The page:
Interactive Cardiovascular and Thoracic Surgery 2021 January 26 [Link]
Hany Hasan Elsayed, Aly Sherif Hassaballa, Taha Aly Ahmed, Hazem Youssef Sharkawy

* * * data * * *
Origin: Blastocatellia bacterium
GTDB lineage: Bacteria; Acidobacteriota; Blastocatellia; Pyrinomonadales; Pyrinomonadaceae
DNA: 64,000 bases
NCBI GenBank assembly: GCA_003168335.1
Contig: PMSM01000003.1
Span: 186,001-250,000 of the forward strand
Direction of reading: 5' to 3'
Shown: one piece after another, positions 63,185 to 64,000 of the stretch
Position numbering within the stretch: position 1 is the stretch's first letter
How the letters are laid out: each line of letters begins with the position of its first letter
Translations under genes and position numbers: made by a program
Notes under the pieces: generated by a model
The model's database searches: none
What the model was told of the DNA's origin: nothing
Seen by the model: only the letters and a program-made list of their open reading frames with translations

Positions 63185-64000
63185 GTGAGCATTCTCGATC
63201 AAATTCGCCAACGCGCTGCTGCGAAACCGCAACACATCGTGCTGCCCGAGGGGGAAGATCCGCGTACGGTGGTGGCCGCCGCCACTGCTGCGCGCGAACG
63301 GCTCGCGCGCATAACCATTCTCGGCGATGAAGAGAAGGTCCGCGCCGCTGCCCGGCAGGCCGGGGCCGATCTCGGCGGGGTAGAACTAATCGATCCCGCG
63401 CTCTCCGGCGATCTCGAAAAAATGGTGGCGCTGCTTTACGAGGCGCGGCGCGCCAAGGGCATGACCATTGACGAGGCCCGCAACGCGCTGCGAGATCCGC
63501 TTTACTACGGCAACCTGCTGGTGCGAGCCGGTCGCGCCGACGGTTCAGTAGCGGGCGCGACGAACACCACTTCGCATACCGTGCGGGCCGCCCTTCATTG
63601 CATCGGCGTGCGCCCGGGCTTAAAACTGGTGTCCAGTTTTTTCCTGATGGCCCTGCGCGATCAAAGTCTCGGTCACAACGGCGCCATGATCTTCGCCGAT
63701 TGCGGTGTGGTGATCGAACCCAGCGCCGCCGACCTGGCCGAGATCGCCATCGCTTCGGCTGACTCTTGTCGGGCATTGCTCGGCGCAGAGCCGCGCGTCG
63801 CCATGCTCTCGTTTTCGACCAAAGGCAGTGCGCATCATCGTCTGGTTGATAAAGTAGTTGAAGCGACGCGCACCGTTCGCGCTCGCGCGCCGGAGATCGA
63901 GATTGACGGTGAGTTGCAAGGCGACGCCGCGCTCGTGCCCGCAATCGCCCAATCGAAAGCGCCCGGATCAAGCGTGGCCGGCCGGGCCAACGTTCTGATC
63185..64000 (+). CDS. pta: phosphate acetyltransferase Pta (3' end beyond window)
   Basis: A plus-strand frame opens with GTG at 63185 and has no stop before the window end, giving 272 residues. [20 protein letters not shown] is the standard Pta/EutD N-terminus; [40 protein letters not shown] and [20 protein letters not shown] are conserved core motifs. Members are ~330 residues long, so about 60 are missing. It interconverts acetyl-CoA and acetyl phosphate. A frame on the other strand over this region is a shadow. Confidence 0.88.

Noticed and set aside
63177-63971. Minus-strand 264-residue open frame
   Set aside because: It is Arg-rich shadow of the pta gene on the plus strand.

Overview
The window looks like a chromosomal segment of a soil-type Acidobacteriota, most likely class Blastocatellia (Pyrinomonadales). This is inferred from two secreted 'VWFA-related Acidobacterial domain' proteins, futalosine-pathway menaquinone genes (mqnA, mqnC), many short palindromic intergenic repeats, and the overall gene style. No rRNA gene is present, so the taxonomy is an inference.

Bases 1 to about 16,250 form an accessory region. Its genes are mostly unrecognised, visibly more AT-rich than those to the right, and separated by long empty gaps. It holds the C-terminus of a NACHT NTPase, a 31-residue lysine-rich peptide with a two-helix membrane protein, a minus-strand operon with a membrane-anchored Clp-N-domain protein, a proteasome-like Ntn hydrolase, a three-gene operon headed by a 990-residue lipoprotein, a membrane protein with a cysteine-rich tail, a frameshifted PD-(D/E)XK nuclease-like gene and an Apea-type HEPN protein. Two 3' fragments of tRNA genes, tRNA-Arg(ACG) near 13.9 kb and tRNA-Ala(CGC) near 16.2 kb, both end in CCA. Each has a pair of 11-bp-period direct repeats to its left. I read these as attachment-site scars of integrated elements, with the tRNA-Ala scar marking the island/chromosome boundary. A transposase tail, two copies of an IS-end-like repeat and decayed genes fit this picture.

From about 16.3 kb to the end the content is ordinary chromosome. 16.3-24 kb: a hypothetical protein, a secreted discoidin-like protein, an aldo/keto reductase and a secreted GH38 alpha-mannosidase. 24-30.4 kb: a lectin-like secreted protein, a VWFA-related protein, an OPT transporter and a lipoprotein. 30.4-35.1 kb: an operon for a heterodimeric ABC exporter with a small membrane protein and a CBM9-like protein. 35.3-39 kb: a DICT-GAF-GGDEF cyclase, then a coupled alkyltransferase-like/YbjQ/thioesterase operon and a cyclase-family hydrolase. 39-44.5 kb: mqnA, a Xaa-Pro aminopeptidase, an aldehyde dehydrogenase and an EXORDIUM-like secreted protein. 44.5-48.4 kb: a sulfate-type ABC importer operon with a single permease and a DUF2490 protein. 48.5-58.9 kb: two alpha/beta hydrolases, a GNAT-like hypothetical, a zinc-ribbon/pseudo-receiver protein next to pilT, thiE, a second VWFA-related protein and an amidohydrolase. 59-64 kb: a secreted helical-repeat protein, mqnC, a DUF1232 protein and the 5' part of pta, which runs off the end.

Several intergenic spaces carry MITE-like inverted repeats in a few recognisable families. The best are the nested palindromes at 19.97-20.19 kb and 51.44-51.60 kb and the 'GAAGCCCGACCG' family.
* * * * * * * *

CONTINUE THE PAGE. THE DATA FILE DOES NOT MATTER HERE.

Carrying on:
A best evidence topic was written according to a structured protocol. The question addressed was: In patients with mesothelioma who develop a local recurrence after macroscopic complete resection (MCR) surgery, does performing a second radical surgery lead to improvement in survival? A total of 2076 papers were identified using the reported search, of which 3 represented the best evidence to answer the clinical question. The authors, date, journal, country, study type, population, outcomes and key results are tabulated. The 2 largest studies included 16 patients each who underwent a second surgery for radical resection of recurrence after MCR for mesothelioma. One study (with 16 chest wall resections) had no in-hospital mortality, whereas the other study showed 2/16 (12.5%) patients dying in the hospital, both of whom had a contralateral pleurectomy. One study correlated the median survival after the second surgery with the time to recurrence and epithelioid pathology. The other study showed better post-recurrence survival after a second surgery, with patients having a significantly longer median post-recurrence survival (16 months) compared with those who received other types of second-line therapy (9 months) and those who received no therapy at all (2 months) (P < 0.0005), although selection bias is a possibility. The last study included 8 patients who underwent a second surgery for radical intent after MCR for mesothelioma. The median time to recurrence was 29 months and the survival after second surgery was 14.5 months with no correlation to disease-free interval (expected due to the small number of patients). In patients presenting with recurrence of mesothelioma after an MCR procedure, radical surgery to resect the recurrent tumour could have a role in improvement of survival in selected patients. Positive prognostic factors include epithelioid pathology and a longer disease-free interval after the first procedure.